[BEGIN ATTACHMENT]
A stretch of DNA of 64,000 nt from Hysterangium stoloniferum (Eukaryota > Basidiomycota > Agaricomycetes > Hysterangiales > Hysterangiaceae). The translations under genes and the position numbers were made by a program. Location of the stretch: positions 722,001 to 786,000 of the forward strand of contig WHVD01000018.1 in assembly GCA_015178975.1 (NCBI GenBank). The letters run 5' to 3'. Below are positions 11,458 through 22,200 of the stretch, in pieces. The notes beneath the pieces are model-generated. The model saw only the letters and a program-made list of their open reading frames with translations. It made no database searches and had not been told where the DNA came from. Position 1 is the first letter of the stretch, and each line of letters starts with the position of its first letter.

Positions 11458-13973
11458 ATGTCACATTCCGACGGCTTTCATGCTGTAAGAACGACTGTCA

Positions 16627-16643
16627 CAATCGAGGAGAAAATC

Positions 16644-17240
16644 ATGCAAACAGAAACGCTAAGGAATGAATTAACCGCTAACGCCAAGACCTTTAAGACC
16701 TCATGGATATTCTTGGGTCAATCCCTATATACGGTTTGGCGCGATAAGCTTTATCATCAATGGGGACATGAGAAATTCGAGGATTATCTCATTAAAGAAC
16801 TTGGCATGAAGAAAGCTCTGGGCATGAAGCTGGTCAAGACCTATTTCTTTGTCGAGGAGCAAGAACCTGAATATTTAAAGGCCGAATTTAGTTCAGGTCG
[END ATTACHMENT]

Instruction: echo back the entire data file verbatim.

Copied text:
A stretch of DNA of 64,000 nt from Hysterangium stoloniferum (Eukaryota > Basidiomycota > Agaricomycetes > Hysterangiales > Hysterangiaceae). The translations under genes and the position numbers were made by a program. Location of the stretch: positions 722,001 to 786,000 of the forward strand of contig WHVD01000018.1 in assembly GCA_015178975.1 (NCBI GenBank). The letters run 5' to 3'. Below are positions 11,458 through 22,200 of the stretch, in pieces. The notes beneath the pieces are model-generated. The model saw only the letters and a program-made list of their open reading frames with translations. It made no database searches and had not been told where the DNA came from. Position 1 is the first letter of the stretch, and each line of letters starts with the position of its first letter.

Positions 11458-13973
11458 ATGTCACATTCCGACGGCTTTCATGCTGTAAGAACGACTGTCA

Positions 16627-16643
16627 CAATCGAGGAGAAAATC

Positions 16644-17240
16644 ATGCAAACAGAAACGCTAAGGAATGAATTAACCGCTAACGCCAAGACCTTTAAGACC
16701 TCATGGATATTCTTGGGTCAATCCCTATATACGGTTTGGCGCGATAAGCTTTATCATCAATGGGGACATGAGAAATTCGAGGATTATCTCATTAAAGAAC
16801 TTGGCATGAAGAAAGCTCTGGGCATGAAGCTGGTCAAGACCTATTTCTTTGTCGAGGAGCAAGAACCTGAATATTTAAAGGCCGAATTTAGTTCAGGTCG